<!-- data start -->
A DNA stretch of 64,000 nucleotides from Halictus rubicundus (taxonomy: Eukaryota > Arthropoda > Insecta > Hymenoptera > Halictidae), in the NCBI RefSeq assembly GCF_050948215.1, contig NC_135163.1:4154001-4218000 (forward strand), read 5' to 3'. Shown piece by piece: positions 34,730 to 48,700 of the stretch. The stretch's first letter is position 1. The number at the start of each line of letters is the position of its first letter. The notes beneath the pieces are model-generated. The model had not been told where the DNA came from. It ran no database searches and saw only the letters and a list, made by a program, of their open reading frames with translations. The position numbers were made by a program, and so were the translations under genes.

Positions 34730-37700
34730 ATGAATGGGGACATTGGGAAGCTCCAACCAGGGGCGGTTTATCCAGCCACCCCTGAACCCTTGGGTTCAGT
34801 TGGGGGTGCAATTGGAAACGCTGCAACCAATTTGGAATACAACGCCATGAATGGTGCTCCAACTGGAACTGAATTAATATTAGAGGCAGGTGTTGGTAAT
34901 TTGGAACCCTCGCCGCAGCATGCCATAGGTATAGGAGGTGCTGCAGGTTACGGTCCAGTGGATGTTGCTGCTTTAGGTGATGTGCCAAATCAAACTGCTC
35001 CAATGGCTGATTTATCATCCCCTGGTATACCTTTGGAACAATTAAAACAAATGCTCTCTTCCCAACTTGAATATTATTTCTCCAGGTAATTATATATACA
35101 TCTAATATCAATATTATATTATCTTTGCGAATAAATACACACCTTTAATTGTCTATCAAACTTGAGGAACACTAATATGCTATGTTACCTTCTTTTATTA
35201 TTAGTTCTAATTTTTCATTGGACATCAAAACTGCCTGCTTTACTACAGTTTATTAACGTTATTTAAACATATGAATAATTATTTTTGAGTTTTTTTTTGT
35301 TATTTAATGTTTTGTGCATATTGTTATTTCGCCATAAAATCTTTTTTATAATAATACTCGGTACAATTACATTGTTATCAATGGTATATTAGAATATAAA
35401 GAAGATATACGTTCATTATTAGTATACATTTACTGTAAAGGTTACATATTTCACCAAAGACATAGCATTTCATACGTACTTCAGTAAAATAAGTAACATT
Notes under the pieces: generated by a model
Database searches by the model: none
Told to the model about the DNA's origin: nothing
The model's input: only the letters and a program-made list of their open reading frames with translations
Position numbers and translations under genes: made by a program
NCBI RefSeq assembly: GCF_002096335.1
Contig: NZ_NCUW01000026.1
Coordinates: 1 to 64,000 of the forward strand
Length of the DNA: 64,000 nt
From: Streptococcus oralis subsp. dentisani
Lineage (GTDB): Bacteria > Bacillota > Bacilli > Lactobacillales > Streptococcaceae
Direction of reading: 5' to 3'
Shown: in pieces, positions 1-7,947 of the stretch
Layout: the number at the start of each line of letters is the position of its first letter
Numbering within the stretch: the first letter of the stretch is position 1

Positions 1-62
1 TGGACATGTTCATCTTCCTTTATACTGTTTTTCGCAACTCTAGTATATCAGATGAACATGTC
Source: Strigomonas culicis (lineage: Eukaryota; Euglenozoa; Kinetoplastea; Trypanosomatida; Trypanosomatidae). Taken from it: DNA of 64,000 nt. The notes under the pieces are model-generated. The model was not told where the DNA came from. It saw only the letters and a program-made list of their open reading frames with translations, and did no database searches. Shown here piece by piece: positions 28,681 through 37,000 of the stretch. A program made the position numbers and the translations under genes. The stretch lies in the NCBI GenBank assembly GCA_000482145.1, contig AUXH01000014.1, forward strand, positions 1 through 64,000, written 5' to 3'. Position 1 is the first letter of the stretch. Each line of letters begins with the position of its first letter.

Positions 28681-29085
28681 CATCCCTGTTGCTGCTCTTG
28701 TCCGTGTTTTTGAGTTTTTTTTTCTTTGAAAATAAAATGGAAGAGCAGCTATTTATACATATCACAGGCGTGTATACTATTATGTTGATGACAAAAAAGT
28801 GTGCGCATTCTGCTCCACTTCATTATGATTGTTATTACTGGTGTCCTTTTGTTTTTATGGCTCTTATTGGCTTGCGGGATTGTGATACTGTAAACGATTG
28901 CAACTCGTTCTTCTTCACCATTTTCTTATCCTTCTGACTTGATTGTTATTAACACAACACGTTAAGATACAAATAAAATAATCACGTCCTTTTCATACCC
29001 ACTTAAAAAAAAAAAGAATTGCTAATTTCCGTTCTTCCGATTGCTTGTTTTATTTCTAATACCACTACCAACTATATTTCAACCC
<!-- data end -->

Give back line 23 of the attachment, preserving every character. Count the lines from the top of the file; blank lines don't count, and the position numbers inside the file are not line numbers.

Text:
Shown: in pieces, positions 1-7,947 of the stretch